That’s the treat of being a fan of a team, why they are, or should be, more public trusts than mere corporations. They string us together through the years and decades. It’s something European soccer holds far more dearly and protects much more passionately than over here, that these are institutions serving the public rather than vacuum dollars (though that’s changing more and more every year obviously, with no little help from American ownership). These clubs or teams are part of the fabric of that city or town or state, and knowing and appreciating those moments or players are as much a part of being from a place and its history as the art museum or a famous food.

The wonderful thing about Vin Scully is that he was that connection to so many generations of fans, and they could all experience it first person. There was no absorption or osmosis. Vin was there; you could hear him. Dodgers fans in 1961 have the same memory as those in 2011. The sun setting behind the Pacific, glowing teasingly over the hills, and “Time for Dodger Baseball!” in their ears. Vin’s tone was the same every night, that Southern California ease and cool that always told you, “Hey, how bad can it be? We’re both living here, right?”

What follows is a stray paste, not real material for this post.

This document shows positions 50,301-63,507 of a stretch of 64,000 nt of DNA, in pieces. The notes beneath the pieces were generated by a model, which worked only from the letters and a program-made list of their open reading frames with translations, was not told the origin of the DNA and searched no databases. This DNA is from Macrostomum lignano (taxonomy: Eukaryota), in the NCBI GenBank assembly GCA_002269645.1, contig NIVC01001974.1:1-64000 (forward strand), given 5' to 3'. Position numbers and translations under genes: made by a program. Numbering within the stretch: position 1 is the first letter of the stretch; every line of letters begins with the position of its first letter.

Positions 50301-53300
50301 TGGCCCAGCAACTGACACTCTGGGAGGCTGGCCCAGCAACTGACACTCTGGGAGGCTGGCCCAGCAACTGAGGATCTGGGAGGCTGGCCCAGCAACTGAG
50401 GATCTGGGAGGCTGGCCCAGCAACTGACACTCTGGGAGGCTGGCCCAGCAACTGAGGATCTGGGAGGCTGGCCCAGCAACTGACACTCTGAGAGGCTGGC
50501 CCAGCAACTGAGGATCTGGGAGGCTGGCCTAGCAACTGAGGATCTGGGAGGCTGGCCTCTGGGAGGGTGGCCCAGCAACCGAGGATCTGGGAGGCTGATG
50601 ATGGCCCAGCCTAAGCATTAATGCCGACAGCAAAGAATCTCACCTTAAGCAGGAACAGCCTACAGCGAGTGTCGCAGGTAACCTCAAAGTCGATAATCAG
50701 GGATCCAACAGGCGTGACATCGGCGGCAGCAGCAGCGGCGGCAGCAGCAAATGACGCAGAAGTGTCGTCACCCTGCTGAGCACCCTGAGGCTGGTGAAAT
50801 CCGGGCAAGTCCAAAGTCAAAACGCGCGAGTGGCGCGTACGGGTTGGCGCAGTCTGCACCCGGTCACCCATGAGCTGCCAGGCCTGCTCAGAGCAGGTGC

Of course, Vin spread to more than just Dodgers fans. Maybe you were introduced to him on NBC’s game of the week, or with, “BEHIND THE BAG!” Maybe you were in a Hartford hotel room watching him let Kirk Gibson’s homer play out with no need to insert himself (I seriously was, having just watched the Whalers pound the Hawks at the Civic Center. I’ll be getting my walker soon).

Or maybe you came to him when the MLB Extra Innings package became part of your life, and like thousands of baseball fans every night you ended your day with Vin from Dodger Stadium. Didn’t really matter who the Dodgers were playing, Vin was your landing gear for the day, bringing you in safely and calmly, the last cocktail to take the edge off, if you will.

One favorite memory or quote comes from 2006. One night, Greg Maddux was able to channel his Cy Young form for that disaster of a Cubs team, holding the Dodgers to one run over eight innings in a game that took about 47 minutes. After a strikeout of some jamoke, Scully swooned, “So Maddux strikes out Schmendrick on a change-up that dies of exhaustion on the way to the plate…” Scully was getting as much of a kick out of one last masterpiece from an old master as we were. But Vin found that pretty much every night.

I got to experience Vin from both sides, here at home late at night, or as a Los Angeles resident at a very unstable time of life, and letting his voice assure me that it could be OK, at least for a few hours. Yeah maybe I was broke and directionless, but Vin was on the radio or TV and it was 72 degrees and damn didn’t this place look cool at dusk… I could make this work. I know I wasn’t the only one Vin did that for. But there’s no baseball fan who doesn’t have something like that about Scully. It’s a testament to his longevity, but you only get that longevity if you’re that good and that loved. None of us had to imagine what it was like, we all got to be there.